- The Washington Times - Thursday, November 21, 2002

Many big-name players who have had their names mentioned in connection with USA Basketball have all sorts of preconditions that must be met for them to represent the nation in international play.
Not so with the Washington Wizards' Jerry Stackhouse, one of the top small forwards in the NBA. Stackhouse just wants the honor of playing for his country.
"I'd love to go," Stackhouse said of the Olympics. "No question about it. From the standpoint of it being the first opportunity to represent the country and to get some [payback]. Everybody saw the World Championships. I'd love to be a part of it."
Stackhouse's reference was to the deplorable performance the team of NBA players assembled by USA Basketball put on this summer, when it finished sixth at the World Championships in Indianapolis.
That team featured Boston's Paul Pierce, New Orleans' Baron Davis and Ben Wallace, Stackhouse's teammate last season in Detroit and a former Wizards power forward. In all, seven All-Stars were on the roster.
Nonetheless, after teams made up of NBA players had won 58 consecutive international games dating back to 1992, that team proceeded to lose three in less than a week. As a result, the United States now must qualify for the Olympics
"The wrong guys went, plain and simple," Stackhouse said.
Now, however, it appears that some of the NBA's truly elite players Jason Kidd, Tracy McGrady, Tim Duncan, Kevin Garnett and Allen Iverson are looking to be a part of that qualifying team and, ultimately, the Olympics.
Stu Jackson, chairman of the senior men's basketball committee, said USA basketball "has reached out" to Kobe Bryant. And Shaquille O'Neal, who has not been contacted, said he would play if Los Angles Lakers coach Phil Jackson coaches the team. However, Philadelphia 76ers coach Larry Brown is likely to be named next month.
Wizards coach Doug Collins was a member of the 1972 Olympic team that finished second to the Soviet Union in the most controversial basketball game in the history of the Olympics. Although he and his teammates have refused to accept their silver medals after losing to the Soviets in a disputed finish, Collins still considers his Olympic experience to be one of the greatest in his career as player and a coach.
Collins believes Stackhouse, the league's sixth leading scorer (23.9), deserves a long, hard look from the selection committee.
"I wish Jerry would get a great opportunity," Collins said. "Jerry, I think, has established himself as one of the best players in the NBA, I don't think there's any question about that."
Stackhouse, laid back by nature, doesn't have the big commercial endorsements or public persona of some of the players likely to be selected. However, he has shown an incredible ability to adapt his talents to any situation, something that would be crucial on a team loaded with superstars.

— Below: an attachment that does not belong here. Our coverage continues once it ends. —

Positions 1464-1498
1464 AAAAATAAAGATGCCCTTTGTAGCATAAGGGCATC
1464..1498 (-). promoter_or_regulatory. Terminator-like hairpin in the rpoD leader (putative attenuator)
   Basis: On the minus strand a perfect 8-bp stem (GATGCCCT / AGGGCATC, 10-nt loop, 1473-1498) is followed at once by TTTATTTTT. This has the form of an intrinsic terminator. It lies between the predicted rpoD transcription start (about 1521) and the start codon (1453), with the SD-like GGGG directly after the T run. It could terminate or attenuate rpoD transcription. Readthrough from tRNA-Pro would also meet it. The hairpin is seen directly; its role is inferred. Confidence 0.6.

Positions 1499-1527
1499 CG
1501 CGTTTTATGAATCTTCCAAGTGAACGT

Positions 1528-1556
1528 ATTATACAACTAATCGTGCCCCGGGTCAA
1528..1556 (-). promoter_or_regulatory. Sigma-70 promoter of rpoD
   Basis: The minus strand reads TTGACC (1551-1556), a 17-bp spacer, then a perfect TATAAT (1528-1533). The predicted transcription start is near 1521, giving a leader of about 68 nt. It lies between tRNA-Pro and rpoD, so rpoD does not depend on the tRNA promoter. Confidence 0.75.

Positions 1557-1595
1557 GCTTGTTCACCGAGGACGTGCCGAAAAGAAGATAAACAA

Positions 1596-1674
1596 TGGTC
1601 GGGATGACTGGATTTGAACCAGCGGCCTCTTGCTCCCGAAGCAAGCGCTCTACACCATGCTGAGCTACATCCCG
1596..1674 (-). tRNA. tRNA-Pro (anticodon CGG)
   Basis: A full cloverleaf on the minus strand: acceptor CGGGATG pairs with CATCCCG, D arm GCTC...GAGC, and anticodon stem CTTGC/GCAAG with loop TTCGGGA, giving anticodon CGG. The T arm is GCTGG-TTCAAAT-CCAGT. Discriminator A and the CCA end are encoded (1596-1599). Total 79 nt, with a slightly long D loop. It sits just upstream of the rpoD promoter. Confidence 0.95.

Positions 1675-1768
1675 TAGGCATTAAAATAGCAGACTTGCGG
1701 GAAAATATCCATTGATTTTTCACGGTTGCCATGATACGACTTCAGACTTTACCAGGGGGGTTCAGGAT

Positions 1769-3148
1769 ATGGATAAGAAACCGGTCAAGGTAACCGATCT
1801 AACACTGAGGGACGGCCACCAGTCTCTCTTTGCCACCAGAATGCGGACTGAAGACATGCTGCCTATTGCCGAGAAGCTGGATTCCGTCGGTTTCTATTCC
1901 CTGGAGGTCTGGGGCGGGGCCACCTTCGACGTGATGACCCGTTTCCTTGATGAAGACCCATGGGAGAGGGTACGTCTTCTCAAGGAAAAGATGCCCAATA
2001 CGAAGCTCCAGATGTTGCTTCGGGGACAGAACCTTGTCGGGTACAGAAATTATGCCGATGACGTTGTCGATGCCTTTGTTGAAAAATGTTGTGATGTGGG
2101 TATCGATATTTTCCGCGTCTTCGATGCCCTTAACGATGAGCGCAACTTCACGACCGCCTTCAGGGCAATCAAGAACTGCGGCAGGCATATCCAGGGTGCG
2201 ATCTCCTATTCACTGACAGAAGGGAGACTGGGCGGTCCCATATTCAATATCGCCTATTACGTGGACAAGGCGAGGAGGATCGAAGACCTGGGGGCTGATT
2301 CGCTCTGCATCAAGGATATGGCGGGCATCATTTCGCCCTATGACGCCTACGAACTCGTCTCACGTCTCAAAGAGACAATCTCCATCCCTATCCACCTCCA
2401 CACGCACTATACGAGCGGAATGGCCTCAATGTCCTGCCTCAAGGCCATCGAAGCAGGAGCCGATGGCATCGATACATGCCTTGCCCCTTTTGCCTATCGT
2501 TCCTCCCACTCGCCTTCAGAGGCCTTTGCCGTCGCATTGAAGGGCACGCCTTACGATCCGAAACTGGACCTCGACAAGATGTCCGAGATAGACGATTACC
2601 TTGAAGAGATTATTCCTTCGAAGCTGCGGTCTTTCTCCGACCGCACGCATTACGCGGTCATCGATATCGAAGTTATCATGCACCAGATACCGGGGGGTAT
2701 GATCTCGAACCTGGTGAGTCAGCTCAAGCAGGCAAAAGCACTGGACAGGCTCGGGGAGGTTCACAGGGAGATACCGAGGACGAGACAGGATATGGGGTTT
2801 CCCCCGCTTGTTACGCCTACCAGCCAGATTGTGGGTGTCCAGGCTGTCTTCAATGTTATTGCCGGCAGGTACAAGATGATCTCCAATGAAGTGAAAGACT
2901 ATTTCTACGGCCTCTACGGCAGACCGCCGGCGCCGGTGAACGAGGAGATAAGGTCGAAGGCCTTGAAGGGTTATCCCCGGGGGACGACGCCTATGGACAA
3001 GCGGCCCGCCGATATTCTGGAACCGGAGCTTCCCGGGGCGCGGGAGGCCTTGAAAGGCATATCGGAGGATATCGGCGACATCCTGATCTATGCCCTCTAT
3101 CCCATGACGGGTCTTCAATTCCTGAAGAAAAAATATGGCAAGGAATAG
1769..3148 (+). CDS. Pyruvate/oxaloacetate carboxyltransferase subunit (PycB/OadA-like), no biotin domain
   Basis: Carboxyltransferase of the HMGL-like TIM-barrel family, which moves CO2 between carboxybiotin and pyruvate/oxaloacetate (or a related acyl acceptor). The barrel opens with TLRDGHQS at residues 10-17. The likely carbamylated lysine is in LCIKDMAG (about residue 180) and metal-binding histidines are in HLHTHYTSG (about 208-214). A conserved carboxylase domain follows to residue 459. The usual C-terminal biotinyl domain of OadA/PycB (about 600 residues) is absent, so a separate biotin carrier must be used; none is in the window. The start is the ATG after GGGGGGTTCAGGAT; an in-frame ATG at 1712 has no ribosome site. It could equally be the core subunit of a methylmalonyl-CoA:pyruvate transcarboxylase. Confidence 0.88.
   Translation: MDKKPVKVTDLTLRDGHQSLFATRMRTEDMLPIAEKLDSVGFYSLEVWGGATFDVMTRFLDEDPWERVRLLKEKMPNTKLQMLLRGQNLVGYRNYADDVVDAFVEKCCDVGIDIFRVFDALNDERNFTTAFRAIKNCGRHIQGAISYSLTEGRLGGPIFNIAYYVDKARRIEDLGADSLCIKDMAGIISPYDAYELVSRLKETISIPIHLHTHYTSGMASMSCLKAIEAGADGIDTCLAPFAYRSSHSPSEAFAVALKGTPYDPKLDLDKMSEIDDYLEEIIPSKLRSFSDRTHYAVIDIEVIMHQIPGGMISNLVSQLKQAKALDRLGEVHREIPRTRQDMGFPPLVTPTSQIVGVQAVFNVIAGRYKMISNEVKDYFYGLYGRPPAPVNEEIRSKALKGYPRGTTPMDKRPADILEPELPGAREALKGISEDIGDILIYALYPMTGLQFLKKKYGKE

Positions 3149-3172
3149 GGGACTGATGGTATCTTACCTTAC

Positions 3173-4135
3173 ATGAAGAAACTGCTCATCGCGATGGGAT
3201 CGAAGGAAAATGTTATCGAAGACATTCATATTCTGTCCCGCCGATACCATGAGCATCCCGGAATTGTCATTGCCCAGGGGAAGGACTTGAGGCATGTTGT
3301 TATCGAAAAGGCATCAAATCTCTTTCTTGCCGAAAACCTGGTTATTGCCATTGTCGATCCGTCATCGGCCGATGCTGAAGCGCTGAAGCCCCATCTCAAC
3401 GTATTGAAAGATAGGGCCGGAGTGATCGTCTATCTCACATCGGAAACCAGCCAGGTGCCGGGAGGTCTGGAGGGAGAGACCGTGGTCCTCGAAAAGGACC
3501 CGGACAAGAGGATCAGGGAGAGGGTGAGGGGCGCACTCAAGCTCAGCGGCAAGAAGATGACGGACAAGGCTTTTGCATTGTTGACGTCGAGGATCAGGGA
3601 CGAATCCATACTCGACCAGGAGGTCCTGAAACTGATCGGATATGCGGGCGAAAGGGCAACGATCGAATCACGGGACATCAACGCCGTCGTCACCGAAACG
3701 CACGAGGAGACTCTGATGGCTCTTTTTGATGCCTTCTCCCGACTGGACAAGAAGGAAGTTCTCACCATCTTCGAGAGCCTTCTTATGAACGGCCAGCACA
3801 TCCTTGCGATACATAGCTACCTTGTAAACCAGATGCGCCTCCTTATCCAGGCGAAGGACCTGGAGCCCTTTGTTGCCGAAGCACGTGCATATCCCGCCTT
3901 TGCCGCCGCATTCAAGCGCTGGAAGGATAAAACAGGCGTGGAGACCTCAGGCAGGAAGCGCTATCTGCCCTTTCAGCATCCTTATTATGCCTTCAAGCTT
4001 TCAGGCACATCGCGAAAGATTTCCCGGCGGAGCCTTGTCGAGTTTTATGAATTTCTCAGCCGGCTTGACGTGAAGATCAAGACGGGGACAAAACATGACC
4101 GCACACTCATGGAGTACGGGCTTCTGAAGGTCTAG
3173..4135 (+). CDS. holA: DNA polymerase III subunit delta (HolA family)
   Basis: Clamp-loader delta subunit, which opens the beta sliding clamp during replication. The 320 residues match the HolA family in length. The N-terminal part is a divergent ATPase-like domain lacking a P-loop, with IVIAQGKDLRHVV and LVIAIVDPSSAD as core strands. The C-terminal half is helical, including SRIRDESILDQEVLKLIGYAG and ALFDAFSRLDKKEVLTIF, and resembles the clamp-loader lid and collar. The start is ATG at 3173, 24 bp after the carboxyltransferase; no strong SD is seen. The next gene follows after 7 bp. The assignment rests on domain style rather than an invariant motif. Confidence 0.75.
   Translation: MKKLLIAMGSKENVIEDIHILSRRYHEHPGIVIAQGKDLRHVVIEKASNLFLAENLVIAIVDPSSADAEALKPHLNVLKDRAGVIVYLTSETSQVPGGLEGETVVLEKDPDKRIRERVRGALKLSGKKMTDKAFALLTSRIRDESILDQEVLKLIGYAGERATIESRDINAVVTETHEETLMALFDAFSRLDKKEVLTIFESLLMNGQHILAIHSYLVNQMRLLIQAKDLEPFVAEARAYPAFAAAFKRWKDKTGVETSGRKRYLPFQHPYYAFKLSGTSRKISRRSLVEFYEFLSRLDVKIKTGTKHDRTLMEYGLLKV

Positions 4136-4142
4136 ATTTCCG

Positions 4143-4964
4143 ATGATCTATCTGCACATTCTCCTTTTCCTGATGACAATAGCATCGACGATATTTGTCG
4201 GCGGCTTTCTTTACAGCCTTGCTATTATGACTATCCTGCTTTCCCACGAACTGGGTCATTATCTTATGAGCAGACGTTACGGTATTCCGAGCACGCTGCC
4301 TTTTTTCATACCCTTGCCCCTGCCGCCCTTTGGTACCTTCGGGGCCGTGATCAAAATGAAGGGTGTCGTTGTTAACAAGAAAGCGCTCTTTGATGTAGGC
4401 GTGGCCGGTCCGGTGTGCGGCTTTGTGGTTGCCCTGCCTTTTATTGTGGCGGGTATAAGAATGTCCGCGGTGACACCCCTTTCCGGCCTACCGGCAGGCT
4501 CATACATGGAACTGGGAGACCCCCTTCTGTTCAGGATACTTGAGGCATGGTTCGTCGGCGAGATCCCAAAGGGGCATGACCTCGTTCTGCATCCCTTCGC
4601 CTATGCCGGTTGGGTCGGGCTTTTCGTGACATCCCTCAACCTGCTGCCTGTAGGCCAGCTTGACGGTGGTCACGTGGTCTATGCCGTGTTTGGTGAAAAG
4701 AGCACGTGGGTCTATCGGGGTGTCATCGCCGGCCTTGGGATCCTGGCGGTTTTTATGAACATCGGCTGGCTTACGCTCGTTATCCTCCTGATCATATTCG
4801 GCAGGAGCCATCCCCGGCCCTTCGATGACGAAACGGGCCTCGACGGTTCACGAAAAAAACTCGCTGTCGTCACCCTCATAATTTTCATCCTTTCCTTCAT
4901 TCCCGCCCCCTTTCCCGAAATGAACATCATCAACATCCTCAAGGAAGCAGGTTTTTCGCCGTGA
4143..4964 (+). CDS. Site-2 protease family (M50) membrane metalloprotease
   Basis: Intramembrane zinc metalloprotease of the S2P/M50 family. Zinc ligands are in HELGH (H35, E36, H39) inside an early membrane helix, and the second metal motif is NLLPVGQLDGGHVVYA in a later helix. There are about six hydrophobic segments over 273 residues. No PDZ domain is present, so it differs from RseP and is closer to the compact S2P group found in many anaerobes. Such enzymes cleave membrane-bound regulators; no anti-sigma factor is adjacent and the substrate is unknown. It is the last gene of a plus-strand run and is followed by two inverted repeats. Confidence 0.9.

After finishing second overall in the league in scoring (29.8) in the 2000-01 season, Stackhouse readjusted his game last season for the benefit of the Pistons, averaging 21.4 points and a team-high 5.3 assists in his fifth season in Detroit. While Stackhouse's individual numbers dipped, the Pistons benefited big time, winning 28 more games than the previous season.
Stackhouse made it clear yesterday during preparations for the Wizards' games tomorrow and Saturday in Houston and Memphis that he doesn't lose any sleep because his name is never mentioned in connection with the Olympics. It does, however, puzzle him.
"I don't know what it is," Stackhouse said. "I have my opinions about it, but I don't waste a lot of time with that. I think what I do on the basketball court speaks for itself. If that's not something that would bode well with the Olympic team and who the Olympic committee selects to be a part of it, I can't do anything about it. The only thing I can do is try to focus on helping my team win. And, hopefully, from that I may get an opportunity to compete."
Notes Michael Jordan had no comment after yesterday's practice for reporters' questions concerning a woman who filed a lawsuit seeking $5million from him for breach of contract. In a suit filed in October against Karla Knafel, Jordan admitted paying her $250,000 to not expose their relationship publicly. Jordan contends that Knafel tried to extort $5million from him. Knafel claims Jordan fathered a stillborn child with her.


Copyright © 2018 The Washington Times, LLC. Click here for reprint permission.

The Washington Times Comment Policy

The Washington Times welcomes your comments on Spot.im, our third-party provider. Please read our Comment Policy before commenting.

 

Click to Read More and View Comments

Click to Hide